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Subject: Nations Dev 3: Complexity rss

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Rustan Håkansson
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Nations is a complex game. It is definitely not a game for everyone. A lot is going on and how well your Nation will do depends on you. There are no dice. There is input randomness (as defined by Geoff Engelstein) in how cards are drawn at the start of every round, but player choice dominates that randomness. You know what your choices are and what effect they will have, but not how the other players will respond to your choices. You are playing against the other players and not against the game.

Nations takes 30-60 minutes per person to play, depending on how prone you are to ponder, experience with games in general and experience with this game. With more players the time per player goes down as player turns are very short and most thinking will be done during the other player's turn.

There are no hidden cards, all options are visible to all players. Complexity is limited by keeping all you do on your player board where new cards are placed on top of old, and that old cards are discarded from the card row. There is a hard limit on the amount of information that can be available, but that limit might be above what is comfortable for some players.

Nations designer diary index (complete, 40 entries)
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Rafael Hannula
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RustanR wrote:
There is input randomness (as defined by Geoff Engelstein) in how cards are drawn at the start of every round

Nations designer diary index (complete, 40 entries)


Who is Geoff Engelstein and where this input randomness is defined? I watched this video from nurnberg (http://boardgamegeek.com/video/26357/nations/game-overview-a...) where they talk a little bit about the setup but it wouldn't hurt to know more
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Rafael Hannula
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According to the video there are about 60 cards per age and only about 15-20 are used in one game. ( 2p - 12 cards, 3p - 15 cards, 4p - 18 cards, 5p -21 cards). Am I correct?
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Rustan Håkansson
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Ludology is a good board game podcast by
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Geoffrey Engelstein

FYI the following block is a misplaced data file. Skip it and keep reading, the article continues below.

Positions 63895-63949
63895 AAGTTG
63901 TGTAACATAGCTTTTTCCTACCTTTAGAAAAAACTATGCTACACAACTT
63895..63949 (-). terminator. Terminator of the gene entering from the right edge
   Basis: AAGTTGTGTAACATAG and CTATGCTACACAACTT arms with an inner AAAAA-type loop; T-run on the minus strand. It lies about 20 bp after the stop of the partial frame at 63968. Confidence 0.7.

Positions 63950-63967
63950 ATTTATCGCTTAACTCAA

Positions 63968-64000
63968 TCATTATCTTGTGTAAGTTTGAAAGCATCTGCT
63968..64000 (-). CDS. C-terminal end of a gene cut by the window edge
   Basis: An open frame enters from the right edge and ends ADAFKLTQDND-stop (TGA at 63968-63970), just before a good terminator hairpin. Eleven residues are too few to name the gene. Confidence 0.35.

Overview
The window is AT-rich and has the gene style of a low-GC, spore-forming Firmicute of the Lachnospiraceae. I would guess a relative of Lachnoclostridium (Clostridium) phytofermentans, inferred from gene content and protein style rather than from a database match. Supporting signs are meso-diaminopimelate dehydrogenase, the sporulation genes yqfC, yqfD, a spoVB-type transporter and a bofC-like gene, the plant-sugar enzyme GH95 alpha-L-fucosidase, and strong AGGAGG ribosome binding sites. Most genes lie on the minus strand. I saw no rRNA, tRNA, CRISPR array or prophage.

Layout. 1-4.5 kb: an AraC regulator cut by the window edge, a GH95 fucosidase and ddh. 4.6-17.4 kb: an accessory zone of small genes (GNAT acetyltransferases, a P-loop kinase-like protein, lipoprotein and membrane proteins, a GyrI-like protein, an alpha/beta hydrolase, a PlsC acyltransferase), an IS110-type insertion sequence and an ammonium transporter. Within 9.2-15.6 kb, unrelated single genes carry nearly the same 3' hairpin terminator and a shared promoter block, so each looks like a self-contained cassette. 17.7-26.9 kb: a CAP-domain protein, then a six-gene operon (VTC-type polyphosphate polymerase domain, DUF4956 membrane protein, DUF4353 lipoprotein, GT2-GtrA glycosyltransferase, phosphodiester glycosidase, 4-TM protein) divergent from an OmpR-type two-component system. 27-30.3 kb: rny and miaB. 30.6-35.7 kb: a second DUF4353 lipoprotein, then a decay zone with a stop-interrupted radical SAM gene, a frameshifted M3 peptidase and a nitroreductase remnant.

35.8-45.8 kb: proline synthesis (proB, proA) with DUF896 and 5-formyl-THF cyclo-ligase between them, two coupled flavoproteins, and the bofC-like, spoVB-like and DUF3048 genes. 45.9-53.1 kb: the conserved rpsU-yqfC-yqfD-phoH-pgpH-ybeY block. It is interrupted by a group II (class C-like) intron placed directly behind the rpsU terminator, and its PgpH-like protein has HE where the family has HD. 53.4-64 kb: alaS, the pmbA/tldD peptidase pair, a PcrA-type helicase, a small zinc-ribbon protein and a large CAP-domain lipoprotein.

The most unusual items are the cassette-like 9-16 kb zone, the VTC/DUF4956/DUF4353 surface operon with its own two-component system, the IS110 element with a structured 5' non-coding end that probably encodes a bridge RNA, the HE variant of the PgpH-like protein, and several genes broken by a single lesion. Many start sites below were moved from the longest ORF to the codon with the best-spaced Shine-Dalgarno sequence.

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, they go into theory and deep analysis. Very worth listening to!

They discussed randomness in one episode, my guess from a quick search of the site is that it is this one. There Geoff divided randomness into input randomness and output randomness. Examples:

Input randomness: Shuffle a deck, draw 4 cards face up. All 4 players will buy one. Bid for who chooses first.

Output randomness: Shuffle 3 decks with different focus, all players choose what piles to draw from, they draw hidden cards.

This is a very useful conceptual differentiation. The difference is in if the randomness happens before the choice or after. Another example of output randomness is to choose an action and then roll dice to see what effect that action has.

Early in development we had quite a bit of output randomness, with simultaneous action selection. We concluded that while this was fun and the playing time of 60-90 minutes even on 6 players was appealing, it was not suitable for the type of game we wanted to make.

We have a lot of randomness in Nations, this ensures replayability. Most is input randomness in the form of what cards appear when and where. You know the effect your choices have, the uncertainty is in how your opponents will react.

There is a small but important factor of uncertainty at the start of every turn, as you will make a decision about growing or not, and what type of growth you do, just before you get to see the historical events. This is more towards output randomness than input randomness.
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Rustan Håkansson
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rayffis wrote:
According to the video there are about 60 cards per age and only about 15-20 are used in one game. ( 2p - 12 cards, 3p - 15 cards, 4p - 18 cards, 5p -21 cards). Am I correct?


A total of 74 cards you can buy per age, how many appear in each game depends on how many players are in the game and how many cards they buy. The absolute maximum that can appear is 24 for 2 players and 42 for 5 players. The numbers you list are how many can appear per round, and there are two rounds per age.
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Rafael Hannula
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Thank you for the answers
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